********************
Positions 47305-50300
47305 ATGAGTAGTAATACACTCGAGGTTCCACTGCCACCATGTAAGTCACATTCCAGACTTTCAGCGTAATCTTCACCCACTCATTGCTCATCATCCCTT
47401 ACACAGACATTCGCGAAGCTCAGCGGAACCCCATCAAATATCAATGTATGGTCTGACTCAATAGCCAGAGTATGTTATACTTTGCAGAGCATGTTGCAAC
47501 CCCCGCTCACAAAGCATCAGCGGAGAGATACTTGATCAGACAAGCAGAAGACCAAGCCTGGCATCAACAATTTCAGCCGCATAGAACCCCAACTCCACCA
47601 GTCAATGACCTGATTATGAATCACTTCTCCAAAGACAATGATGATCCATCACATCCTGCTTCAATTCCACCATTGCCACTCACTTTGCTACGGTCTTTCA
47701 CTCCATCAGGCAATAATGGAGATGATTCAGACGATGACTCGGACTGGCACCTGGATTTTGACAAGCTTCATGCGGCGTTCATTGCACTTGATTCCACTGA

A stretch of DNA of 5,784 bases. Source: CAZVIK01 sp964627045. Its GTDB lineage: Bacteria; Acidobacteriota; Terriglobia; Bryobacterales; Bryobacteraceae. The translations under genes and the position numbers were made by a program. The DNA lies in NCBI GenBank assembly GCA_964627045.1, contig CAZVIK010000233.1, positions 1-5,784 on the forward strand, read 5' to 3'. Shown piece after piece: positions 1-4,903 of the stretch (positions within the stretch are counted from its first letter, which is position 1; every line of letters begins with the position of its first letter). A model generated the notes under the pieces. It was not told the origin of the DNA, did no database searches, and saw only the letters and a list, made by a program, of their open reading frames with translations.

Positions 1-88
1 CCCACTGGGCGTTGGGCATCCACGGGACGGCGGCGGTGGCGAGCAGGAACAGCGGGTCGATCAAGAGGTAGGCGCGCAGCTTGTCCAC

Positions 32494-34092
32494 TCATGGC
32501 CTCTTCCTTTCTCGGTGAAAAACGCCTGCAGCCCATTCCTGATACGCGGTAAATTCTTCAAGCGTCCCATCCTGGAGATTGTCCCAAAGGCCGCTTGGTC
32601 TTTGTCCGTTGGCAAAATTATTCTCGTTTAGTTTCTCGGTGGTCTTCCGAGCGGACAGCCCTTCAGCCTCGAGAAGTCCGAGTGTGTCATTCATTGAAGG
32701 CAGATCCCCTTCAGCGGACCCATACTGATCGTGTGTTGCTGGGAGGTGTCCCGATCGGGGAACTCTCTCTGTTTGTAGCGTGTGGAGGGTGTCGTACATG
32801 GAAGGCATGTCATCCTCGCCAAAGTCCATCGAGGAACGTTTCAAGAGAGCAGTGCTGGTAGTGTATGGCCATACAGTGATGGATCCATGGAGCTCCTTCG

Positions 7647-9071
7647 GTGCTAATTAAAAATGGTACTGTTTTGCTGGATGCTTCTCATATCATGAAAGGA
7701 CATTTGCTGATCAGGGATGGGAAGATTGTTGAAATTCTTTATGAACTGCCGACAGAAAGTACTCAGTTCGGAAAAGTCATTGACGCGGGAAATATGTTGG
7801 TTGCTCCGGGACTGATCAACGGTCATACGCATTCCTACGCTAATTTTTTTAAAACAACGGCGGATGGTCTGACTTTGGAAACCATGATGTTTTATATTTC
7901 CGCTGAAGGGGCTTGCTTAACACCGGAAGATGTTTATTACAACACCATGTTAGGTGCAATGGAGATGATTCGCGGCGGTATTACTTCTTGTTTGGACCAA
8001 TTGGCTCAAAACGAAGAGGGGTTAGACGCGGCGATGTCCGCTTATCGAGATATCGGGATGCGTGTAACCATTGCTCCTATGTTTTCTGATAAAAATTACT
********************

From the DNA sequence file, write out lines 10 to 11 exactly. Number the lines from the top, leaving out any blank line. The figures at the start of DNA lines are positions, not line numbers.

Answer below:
Positions 32494-34092
32494 TCATGGC